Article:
A negligence suit filed in Los Angeles, Calif. claims that T-Mobile US Inc. has once again failed to protect its mobile subscribers’ personal information, including their names, contact and demographic information, and date of birth. According to the filing, news of the breach broke on January 20, though T-Mobile said one or more hackers breached its system and obtained the information two months prior.
The suit follows on the heels of T-Mobile’s settlement with a class of about 75 million prospective, current, and former subscribers who had their information, including social security numbers, lifted from T-Mobile networks in August 2021. The plaintiffs in that case secured an alleged record figure of $350 million to compensate victims, pending final court approval.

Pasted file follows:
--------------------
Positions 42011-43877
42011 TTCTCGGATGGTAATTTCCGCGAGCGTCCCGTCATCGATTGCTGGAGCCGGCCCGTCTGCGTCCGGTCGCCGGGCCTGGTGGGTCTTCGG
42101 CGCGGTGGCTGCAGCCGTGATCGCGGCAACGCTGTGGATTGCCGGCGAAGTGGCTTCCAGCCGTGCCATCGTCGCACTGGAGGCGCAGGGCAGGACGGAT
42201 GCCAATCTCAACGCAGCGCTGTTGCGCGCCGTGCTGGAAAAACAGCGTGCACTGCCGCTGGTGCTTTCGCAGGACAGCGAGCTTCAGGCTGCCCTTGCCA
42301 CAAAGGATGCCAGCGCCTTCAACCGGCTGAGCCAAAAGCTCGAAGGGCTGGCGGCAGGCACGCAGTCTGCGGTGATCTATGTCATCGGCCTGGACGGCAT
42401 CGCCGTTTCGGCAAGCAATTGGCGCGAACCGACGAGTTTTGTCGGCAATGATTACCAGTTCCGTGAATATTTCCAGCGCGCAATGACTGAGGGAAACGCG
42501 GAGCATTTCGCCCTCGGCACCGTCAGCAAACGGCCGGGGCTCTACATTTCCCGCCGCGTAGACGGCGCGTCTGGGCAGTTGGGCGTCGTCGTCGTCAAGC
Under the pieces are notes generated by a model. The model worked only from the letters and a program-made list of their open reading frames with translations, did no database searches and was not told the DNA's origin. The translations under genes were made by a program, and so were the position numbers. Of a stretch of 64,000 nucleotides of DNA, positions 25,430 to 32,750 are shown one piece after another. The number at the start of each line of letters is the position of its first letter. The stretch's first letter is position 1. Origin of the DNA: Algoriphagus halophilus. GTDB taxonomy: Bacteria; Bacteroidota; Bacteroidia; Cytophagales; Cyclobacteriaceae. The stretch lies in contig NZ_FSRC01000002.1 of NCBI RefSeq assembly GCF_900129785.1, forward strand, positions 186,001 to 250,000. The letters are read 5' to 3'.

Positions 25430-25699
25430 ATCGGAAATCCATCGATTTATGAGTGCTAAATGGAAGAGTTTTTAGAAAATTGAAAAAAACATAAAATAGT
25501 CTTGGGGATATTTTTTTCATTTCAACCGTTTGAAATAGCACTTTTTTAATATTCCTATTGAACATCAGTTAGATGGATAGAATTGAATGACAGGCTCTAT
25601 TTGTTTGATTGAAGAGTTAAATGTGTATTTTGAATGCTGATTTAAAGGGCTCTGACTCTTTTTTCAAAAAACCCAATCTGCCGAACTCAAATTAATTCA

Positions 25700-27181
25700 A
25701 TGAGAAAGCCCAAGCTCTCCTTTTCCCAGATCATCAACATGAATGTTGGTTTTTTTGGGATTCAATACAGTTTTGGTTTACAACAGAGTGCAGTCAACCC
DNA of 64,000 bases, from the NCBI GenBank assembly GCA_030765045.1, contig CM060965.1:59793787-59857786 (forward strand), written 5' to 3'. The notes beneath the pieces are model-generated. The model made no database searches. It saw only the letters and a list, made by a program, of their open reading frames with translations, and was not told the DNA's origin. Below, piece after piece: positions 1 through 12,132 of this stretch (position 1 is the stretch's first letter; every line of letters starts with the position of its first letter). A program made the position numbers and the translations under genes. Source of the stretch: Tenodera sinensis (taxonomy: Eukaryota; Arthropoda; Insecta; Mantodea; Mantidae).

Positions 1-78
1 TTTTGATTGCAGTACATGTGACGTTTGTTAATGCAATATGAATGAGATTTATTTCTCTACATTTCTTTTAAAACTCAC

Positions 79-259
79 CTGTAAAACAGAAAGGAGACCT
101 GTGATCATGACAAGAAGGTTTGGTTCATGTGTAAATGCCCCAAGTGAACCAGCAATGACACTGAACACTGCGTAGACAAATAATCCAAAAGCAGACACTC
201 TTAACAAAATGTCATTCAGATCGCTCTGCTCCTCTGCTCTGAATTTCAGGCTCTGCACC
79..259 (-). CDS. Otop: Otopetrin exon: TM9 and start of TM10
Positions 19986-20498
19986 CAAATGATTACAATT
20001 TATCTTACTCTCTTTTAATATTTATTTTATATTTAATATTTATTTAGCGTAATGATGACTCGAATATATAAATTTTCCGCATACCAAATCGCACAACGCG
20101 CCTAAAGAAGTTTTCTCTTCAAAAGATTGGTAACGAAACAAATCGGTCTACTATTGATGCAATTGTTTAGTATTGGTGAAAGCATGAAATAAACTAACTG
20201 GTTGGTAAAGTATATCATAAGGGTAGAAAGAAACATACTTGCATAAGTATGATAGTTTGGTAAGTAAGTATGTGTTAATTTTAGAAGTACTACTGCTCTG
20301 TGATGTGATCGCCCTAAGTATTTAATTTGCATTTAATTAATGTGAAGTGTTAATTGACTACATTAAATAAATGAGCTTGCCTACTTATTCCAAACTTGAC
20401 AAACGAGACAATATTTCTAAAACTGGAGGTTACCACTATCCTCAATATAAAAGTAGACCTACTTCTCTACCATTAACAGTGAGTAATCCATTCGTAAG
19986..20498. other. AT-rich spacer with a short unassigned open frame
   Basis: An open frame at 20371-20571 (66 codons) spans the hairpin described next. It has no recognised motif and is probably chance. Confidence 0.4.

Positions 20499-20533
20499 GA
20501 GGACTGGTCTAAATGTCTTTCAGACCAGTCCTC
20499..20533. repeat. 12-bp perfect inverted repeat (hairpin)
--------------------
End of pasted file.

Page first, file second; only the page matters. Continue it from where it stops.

This week’s complaint, filed by a California woman on behalf of a class of “similarly situated current and former student loan borrowers or anyone else impacted in the data breach,” says that T-Mobile’s failure to take appropriate steps to protect the customer information is particularly egregious considering “its previous experience as the target of cyberattacks.”
The complaint explains that in official filings, T-Mobile disclosed that the hack was discovered on January 5, though unidentified actors obtained data starting around Nov. 25, 2022 through a single Application Programming Interface, affecting individuals whose information was stored on T-Mobile servers in multiple states. Reportedly, the breach impacts an estimated 37 million customers, though the complaint notes that the number could rise.
In addition to negligence, the suit states claims for breach of contract, unjust enrichment, and invasion of privacy on behalf of nationwide and California classes.
The plaintiff is represented by Aylstock, Witkin, Kreis & Overholtz PLLC and Bradley/Grombacher LLP.